Fresh Roots

Schoolyard Harvest Dinner.

One of the most obvious ways to get kids engaged on the issue of where their food comes from—and reconnect them with nature in an increasingly tech-focused era—is to get them growing their own veggies at school. Carrots they can eat fresh out of the ground? You bet.

That’s what the teen-focused urban farming initiative Fresh Roots works on during the school year while, in the summer, the focus shifts to their six-week youth empowerment program, SOYL.

“The idea isn’t to try to take these kids and just turn them into farmers,” Fresh Roots’ community engagement manager Sarah Maitland notes. “But at the very core of our program are the skills we hope to offer them—how to grow their own food, how to cook that food, and how to engage with the land and their communities.”

On July 25, Fresh Roots will be bringing in chefs Karima Chellouf and Kym Nguyen for its annual multi-course long-table dinner, using produce sourced from schoolyards and partners Zaklan Heritage Farm and UBC Farm.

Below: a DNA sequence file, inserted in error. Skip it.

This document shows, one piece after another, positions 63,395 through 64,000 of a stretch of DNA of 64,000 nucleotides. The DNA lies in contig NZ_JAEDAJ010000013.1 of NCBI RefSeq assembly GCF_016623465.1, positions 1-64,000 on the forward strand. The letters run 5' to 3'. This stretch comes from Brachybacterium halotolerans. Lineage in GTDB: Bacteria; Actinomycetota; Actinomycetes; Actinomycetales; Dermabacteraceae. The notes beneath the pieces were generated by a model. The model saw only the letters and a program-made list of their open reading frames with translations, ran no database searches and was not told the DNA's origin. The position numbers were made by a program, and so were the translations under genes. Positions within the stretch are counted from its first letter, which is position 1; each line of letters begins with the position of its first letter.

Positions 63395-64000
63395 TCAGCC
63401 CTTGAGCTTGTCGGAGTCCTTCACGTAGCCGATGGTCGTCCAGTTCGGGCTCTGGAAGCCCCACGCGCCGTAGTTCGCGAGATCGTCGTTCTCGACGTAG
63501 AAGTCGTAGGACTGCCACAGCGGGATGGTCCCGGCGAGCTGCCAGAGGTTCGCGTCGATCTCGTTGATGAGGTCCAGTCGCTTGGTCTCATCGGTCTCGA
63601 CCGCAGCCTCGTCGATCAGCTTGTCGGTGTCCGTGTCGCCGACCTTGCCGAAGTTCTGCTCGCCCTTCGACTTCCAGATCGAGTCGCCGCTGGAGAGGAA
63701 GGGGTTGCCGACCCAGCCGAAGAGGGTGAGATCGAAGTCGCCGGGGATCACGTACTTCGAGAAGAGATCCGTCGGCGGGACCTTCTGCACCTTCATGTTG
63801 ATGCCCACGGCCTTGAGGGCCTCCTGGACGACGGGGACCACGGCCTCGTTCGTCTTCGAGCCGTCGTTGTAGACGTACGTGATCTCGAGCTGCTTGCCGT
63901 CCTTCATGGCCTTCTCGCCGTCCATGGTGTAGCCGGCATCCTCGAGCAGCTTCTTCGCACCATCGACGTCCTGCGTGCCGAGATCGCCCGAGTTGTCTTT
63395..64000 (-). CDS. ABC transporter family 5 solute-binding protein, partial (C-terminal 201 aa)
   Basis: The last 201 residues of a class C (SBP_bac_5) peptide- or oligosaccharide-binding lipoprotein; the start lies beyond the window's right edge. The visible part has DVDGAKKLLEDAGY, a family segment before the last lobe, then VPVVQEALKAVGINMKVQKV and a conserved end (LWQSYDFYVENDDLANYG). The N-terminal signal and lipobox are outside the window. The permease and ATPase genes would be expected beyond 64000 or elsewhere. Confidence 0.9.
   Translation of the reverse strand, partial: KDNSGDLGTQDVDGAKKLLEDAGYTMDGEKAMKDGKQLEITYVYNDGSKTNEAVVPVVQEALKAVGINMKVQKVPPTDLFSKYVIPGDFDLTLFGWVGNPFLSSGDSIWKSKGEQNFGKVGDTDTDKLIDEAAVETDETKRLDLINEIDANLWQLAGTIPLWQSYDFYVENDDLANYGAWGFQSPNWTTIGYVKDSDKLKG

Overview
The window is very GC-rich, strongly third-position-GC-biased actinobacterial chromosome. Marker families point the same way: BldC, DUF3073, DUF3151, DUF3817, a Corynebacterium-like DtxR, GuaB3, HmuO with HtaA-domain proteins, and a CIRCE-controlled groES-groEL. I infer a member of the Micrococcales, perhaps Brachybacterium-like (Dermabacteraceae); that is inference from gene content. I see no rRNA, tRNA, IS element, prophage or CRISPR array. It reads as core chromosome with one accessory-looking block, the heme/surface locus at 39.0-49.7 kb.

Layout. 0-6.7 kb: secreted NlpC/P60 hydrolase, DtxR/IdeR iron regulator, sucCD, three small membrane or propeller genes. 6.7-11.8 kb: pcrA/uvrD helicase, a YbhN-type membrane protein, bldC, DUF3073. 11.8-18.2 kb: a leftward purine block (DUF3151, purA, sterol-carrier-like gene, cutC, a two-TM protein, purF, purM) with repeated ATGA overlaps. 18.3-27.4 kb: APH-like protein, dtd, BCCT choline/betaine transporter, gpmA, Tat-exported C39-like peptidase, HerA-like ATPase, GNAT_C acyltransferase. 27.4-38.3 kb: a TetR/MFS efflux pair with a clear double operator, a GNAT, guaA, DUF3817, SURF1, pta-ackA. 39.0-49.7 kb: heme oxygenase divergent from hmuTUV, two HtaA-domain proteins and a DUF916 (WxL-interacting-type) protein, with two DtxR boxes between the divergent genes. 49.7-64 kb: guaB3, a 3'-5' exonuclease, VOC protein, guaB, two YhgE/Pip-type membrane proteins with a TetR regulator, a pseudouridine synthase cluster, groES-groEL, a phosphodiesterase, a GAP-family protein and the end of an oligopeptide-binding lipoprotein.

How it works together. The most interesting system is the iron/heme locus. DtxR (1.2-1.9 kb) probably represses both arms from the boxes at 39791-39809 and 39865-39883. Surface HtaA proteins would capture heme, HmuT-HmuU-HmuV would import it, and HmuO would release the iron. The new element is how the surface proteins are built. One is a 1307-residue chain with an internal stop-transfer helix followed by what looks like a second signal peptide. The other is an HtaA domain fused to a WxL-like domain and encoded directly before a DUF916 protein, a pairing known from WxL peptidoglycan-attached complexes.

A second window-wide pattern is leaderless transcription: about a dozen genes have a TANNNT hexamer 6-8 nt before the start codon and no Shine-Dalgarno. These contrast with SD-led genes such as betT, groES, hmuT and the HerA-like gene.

fresh roots farm


Each course of the dinner held outside at David Thompson Secondary School will feature in-season fruits and veggies: think rhubarb, fava beans, Swiss chard, and freshly picked blueberries. Drinks will include a selection of beers from 33 Acres and an open wine bar, as well as Brew Dr. Kombucha for a non-alcoholic option.

The goal of the event is to raise funds for Fresh Roots’ programs. This summer, with SOYL, around 75 school-aged kids learn to farm, garden, and participate as vendors at in the Vancouver Farmer’s Markets. The goal is to educate future generations about sustainable eating while getting them excited about growing their own food.

One preteen who had difficulty looking up from his smartphone wound up ditching the screen during a summer spent with SOYL, Maitland recalls. He enjoyed getting his hands dirty so thoroughly, he voluntarily untethered himself from technology. Sometimes the only thing the participants need, Maitland argues, is to be shown how cool and captivating nature is. “And maybe,” she adds, “if we’re lucky, one day they’ll change the food system.”

Fresh Roots Schoolyard Harvest Dinner takes place on July 25 at 5:30 p.m. in the garden at David Thompson Secondary School. See Eventbrite for more information and to buy tickets.

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Post Date:

July 9, 2019